What about Noah’s Ark though? What does Noah’s Ark have to do with childhood cancer? A life-size replica of the biblical boat was recently finished and opened to the public in Kentucky. The cost of this construction exceeded a staggering $100 million. Money was raised through private sources as well as local bonds and a Kentucky sales tax incentive, the subject of a court battle, which infused $18 million into the project. I make no commentary upon the propriety of building a life-sized Noah’s Ark, or the religious debate overall. My point is that as a nation, there is often a prioritization of investment into projects like Noah’s Ark over funding things like medical research. The ark, which received funding from private and public sources, represents more than half of what is spent on childhood cancer specific research by the NCI. There are many different “arks” out there raising incredible sums of money. Obviously, not everyone chooses childhood cancer as his or her cause and those of us in the community should never be so naïve to expect this result. My point is borne from frustration after watching so many children die of different forms of cancer for which there should be better treatments. At the end of the day, I wish that more people would be interested in trying to find effective treatments for children with cancer. Over 40 years after Neal Armstrong first stepped on the moon, the type of childhood cancer that killed his daughter Muffie, the same type that my own daughter had, is still being treated in the same manner. Man walked on the moon and man also has an ark in Kentucky now.

The infusion of an additional $100 million into childhood cancer research would be tremendously impactful for children as well as adults afflicted by cancer. Of course, this investment would not come with a life-size ark to visit, with a gift shop at the end, and thus the gains are more intangible. Ultimately though, I do have hope; Hope that tomorrow the next family that hears the words “your child has cancer” is left with more than nine to twelve months; Hope that the work so many do in the community will reach critical mass. At the end of the day I simply wish that there were greater prioritization of childhood cancer in this country. At the end of the day, I wish I could care about arks more than kids with cancer because we made the investment to eradicate the many different forms of childhood cancer.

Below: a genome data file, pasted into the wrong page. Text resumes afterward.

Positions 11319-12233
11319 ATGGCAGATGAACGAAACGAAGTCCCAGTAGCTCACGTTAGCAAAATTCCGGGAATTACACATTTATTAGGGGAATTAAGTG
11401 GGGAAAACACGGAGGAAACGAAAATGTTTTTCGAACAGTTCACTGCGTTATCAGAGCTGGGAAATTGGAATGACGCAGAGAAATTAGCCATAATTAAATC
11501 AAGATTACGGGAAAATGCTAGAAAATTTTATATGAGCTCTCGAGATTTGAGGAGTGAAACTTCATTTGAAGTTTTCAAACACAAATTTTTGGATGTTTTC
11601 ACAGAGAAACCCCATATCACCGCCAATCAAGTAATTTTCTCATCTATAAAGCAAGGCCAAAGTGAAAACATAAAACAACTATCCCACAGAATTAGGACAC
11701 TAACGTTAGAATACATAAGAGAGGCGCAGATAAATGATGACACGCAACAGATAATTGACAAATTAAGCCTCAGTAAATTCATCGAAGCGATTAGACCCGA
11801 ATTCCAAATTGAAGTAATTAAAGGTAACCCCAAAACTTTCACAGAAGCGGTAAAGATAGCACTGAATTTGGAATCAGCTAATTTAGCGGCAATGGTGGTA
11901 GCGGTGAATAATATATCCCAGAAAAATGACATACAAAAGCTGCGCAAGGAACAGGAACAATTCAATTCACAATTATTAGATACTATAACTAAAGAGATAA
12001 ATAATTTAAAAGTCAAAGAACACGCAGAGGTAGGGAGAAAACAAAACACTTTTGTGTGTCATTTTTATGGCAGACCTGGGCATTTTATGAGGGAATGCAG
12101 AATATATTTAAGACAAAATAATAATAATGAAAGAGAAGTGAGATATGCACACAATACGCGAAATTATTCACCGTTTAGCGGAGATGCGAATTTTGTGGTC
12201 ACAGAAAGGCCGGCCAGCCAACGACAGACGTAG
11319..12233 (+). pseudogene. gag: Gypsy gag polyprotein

I am heartened by the efforts of the childhood cancer community to collaborate and rally around our cause. This year, over the course of the third weekend in September, once again thousands of advocates will descend upon Washington, DC for numerous activities associated with Curefest, a three-day celebration that culminates with a gathering of organizations on the National Mall. It is a full-throttle demonstration that the community together is adamant about making childhood cancer a national priority. If you happen to be in the area on September 18, take a stroll on the National Mall and meet some of these amazing advocates. All we want is to make the sinking life- raft that childhood cancer has now into an ark—an ark, that if invested in, will save far more than two of each child.

As the Executive Director of the Max Cure Foundation, I am no longer fighting for my daughter and her life. What I am doing—and what so many of us in the childhood cancer community are doing—is fighting for the lives of all of children suffering. Building our ark today means that someday in the future the next child diagnosed with cancer will actually get an opportunity to pay a visit to the life-size Noah’s Ark in Kentucky.